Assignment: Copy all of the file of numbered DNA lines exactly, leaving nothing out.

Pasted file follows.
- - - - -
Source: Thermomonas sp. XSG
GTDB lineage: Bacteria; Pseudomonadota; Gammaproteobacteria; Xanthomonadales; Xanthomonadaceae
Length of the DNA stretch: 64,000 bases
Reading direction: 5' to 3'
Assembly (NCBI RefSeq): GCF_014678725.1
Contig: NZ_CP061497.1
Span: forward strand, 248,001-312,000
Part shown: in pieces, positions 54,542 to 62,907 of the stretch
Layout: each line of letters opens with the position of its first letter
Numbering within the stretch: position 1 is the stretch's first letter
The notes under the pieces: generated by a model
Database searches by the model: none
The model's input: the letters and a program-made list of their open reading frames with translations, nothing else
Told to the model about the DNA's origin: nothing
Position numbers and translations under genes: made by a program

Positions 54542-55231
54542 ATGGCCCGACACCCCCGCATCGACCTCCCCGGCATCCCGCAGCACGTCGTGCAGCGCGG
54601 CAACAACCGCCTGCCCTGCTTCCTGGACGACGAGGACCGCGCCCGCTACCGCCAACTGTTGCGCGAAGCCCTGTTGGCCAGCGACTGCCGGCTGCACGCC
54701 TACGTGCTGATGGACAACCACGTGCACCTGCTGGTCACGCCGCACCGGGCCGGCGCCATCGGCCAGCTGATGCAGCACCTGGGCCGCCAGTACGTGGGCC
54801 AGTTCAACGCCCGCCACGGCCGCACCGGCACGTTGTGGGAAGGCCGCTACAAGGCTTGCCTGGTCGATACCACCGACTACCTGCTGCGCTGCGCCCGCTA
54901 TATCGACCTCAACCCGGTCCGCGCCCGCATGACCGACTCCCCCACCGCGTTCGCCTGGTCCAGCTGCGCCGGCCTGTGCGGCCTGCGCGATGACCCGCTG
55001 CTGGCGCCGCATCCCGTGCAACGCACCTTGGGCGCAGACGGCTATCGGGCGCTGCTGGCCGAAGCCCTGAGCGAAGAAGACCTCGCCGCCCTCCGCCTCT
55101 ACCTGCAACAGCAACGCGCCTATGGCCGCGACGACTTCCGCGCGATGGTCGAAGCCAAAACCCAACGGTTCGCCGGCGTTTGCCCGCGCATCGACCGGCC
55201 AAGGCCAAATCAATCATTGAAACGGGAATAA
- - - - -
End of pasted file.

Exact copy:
Source: Thermomonas sp. XSG
GTDB lineage: Bacteria; Pseudomonadota; Gammaproteobacteria; Xanthomonadales; Xanthomonadaceae
Length of the DNA stretch: 64,000 bases
Reading direction: 5' to 3'
Assembly (NCBI RefSeq): GCF_014678725.1
Contig: NZ_CP061497.1
Span: forward strand, 248,001-312,000
Part shown: in pieces, positions 54,542 to 62,907 of the stretch
Layout: each line of letters opens with the position of its first letter
Numbering within the stretch: position 1 is the stretch's first letter
The notes under the pieces: generated by a model
Database searches by the model: none
The model's input: the letters and a program-made list of their open reading frames with translations, nothing else
Told to the model about the DNA's origin: nothing
Position numbers and translations under genes: made by a program

Positions 54542-55231
54542 ATGGCCCGACACCCCCGCATCGACCTCCCCGGCATCCCGCAGCACGTCGTGCAGCGCGG
54601 CAACAACCGCCTGCCCTGCTTCCTGGACGACGAGGACCGCGCCCGCTACCGCCAACTGTTGCGCGAAGCCCTGTTGGCCAGCGACTGCCGGCTGCACGCC
54701 TACGTGCTGATGGACAACCACGTGCACCTGCTGGTCACGCCGCACCGGGCCGGCGCCATCGGCCAGCTGATGCAGCACCTGGGCCGCCAGTACGTGGGCC
54801 AGTTCAACGCCCGCCACGGCCGCACCGGCACGTTGTGGGAAGGCCGCTACAAGGCTTGCCTGGTCGATACCACCGACTACCTGCTGCGCTGCGCCCGCTA
54901 TATCGACCTCAACCCGGTCCGCGCCCGCATGACCGACTCCCCCACCGCGTTCGCCTGGTCCAGCTGCGCCGGCCTGTGCGGCCTGCGCGATGACCCGCTG
55001 CTGGCGCCGCATCCCGTGCAACGCACCTTGGGCGCAGACGGCTATCGGGCGCTGCTGGCCGAAGCCCTGAGCGAAGAAGACCTCGCCGCCCTCCGCCTCT
55101 ACCTGCAACAGCAACGCGCCTATGGCCGCGACGACTTCCGCGCGATGGTCGAAGCCAAAACCCAACGGTTCGCCGGCGTTTGCCCGCGCATCGACCGGCC
55201 AAGGCCAAATCAATCATTGAAACGGGAATAA